Where do you look for Jesus? Or do you?
I have recently been on pilgrimage and met a lot of people who are looking for Jesus.
Actually I often meet people who are looking for Jesus…..now, having said that I am wondering is that correct? It is an interesting question, do we actively look for Jesus? Do we seek? Do we knock? It seems that if we do not seek, we will not find. If we do not knock, the door will remain shut.
Oftentimes we are looking for peace, for success, for health….simply for a favour. This does not necessarily mean we are looking for Jesus. To be more direct about it in this scenario we are not so much seeking Jesus as seeking self or at least seeking something for the self.
I mean we would probably agree we would like to feel closer to God. Or maybe we would be more comfortable with saying we would like to feel God’s presence.
Now if this is true, is it not obvious that a way of getting closer to God, or feeling his presence in a more real way, is to get closer to Jesus?
Now, if we accept that then a good question might be: if we want to get closer to Jesus, where would we find him?
Where would you start? Many people would say, start in the Bible. Read the Gospels. Perhaps some would say begin in prayer. All these suggestions are of course excellent and very good things to do in their own right.
However I would like to make another suggestion about Jesus. I think we spend a lot of time looking over there in the beyond, somewhere away out there…and is this not our fundamental mistake? Is not the extraordinary thing about Jesus that he is much closer than we think? Is it not that Jesus is so close that we miss him? Is he not under our very noses? Is not the truth of the matter that Jesus is in the Mess. Maybe we should make that a little more specific: Is it not that Jesus is in OUR mess?
This could be seen as a very sweeping statement and deserves a little bit of developing. What does it mean to say Jesus is part of our Mess? Let’s say it in big words first. Let’s say it theologically first.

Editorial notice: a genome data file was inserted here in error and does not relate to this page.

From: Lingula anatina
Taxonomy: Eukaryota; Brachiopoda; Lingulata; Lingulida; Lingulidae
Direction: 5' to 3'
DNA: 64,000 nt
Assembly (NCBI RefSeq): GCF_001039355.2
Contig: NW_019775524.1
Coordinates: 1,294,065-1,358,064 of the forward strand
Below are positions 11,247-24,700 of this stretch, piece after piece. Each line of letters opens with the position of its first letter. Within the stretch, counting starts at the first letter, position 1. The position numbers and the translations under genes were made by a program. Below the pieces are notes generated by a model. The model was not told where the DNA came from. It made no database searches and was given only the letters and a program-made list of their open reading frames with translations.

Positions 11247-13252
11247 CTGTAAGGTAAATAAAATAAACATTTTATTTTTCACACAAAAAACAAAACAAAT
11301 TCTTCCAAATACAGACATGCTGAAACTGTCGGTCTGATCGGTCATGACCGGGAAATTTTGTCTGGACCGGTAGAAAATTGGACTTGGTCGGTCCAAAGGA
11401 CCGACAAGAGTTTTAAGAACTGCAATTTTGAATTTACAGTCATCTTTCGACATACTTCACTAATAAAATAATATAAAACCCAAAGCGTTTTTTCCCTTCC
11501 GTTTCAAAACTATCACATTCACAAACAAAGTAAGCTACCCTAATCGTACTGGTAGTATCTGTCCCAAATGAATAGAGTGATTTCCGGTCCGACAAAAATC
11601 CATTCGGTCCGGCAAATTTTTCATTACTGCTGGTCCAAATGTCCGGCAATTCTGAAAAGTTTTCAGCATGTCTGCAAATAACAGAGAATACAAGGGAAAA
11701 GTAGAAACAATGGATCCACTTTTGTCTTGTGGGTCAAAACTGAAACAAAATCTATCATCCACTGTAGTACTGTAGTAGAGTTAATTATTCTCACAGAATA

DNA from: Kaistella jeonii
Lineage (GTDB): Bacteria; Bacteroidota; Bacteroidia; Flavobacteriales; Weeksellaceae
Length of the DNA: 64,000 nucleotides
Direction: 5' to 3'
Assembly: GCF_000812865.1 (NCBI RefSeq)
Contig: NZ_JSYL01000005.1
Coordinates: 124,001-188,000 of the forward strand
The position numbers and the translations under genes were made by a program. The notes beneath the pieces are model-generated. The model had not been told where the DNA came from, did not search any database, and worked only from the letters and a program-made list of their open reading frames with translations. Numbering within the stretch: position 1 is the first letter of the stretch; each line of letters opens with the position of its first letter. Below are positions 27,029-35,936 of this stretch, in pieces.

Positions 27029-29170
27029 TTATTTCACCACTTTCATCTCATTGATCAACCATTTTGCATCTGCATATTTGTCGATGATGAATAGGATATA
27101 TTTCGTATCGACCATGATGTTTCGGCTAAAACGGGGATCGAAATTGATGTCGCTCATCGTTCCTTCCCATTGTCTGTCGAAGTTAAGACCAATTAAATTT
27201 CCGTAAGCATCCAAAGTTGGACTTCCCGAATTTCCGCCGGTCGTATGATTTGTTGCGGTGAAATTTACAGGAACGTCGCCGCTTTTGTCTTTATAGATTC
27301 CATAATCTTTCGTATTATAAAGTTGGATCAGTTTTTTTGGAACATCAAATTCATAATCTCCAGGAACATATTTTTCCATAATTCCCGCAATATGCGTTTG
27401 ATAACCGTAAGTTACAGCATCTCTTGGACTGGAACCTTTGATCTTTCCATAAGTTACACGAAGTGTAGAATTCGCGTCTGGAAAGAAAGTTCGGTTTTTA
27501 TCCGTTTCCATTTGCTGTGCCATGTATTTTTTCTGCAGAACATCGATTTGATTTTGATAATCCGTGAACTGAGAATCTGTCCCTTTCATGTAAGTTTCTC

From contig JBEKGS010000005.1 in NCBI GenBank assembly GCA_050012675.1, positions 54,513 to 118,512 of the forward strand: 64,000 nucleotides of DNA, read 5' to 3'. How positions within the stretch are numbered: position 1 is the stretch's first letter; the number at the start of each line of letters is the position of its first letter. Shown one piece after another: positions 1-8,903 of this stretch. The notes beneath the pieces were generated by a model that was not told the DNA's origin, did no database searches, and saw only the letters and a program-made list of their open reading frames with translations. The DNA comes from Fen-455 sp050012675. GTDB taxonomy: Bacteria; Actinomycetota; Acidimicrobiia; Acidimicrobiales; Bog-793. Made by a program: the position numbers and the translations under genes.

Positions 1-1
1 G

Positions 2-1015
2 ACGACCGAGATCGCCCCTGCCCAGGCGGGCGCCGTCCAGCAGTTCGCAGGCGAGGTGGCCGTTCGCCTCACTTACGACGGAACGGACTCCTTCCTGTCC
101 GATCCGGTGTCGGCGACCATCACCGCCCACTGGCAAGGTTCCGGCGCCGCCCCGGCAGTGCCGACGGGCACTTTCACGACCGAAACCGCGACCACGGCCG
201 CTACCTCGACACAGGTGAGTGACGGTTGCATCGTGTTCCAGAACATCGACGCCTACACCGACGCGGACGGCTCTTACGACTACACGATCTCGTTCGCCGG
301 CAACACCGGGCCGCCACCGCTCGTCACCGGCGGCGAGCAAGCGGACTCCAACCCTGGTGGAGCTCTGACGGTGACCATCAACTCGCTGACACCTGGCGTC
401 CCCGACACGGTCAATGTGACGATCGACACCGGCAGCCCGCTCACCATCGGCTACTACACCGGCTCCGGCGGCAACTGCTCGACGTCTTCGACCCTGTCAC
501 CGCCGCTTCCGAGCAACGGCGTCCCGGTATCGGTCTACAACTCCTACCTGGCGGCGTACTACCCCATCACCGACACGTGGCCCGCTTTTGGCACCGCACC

When God became one of us, he does so in Jesus. God becomes one of us in Jesus. We are of course speaking about the Incarnation. God made flesh. Clearly in the Divine Plan it was decided that God’s only begotten Son, Jesus was not going to be born into cosy middle or upper class, four poster bed with proverbial silver spoon in the mouth. Yes the reality of Jesus is a long way from that. But readers of the rumblings will know we have said this before or something fairly close to this.
Today though I would like to push it a little bit further. Let me take three simple examples that could easily happen to any of us in our lives: What is it like to be under threat? What is it like to feel misunderstood? And finally, what is it like to feel totally abandoned? Now as I am sure you will agree these three things are regular enough occurrences. They may not be evident in very large dramatic ways and yet they are there.
We are under threat of illness, failure, bad news, and accident. Jesus was under threat from before he was born and at every juncture of his life. Do we not often get frustrated especially when we feel misunderstood? Jesus is constantly misunderstood. Regularly confused with being an earthly king or rebel leader his oft repeated sigh is, ‘and still you do not understand’. As for feeling abandoned, whilst we know different now because we have the grace of both Ascension and Pentecost, did it not appear that Calvary was the ultimate failure?
No, we do not have to look too far for Jesus…. he is right here beside us… in our mess.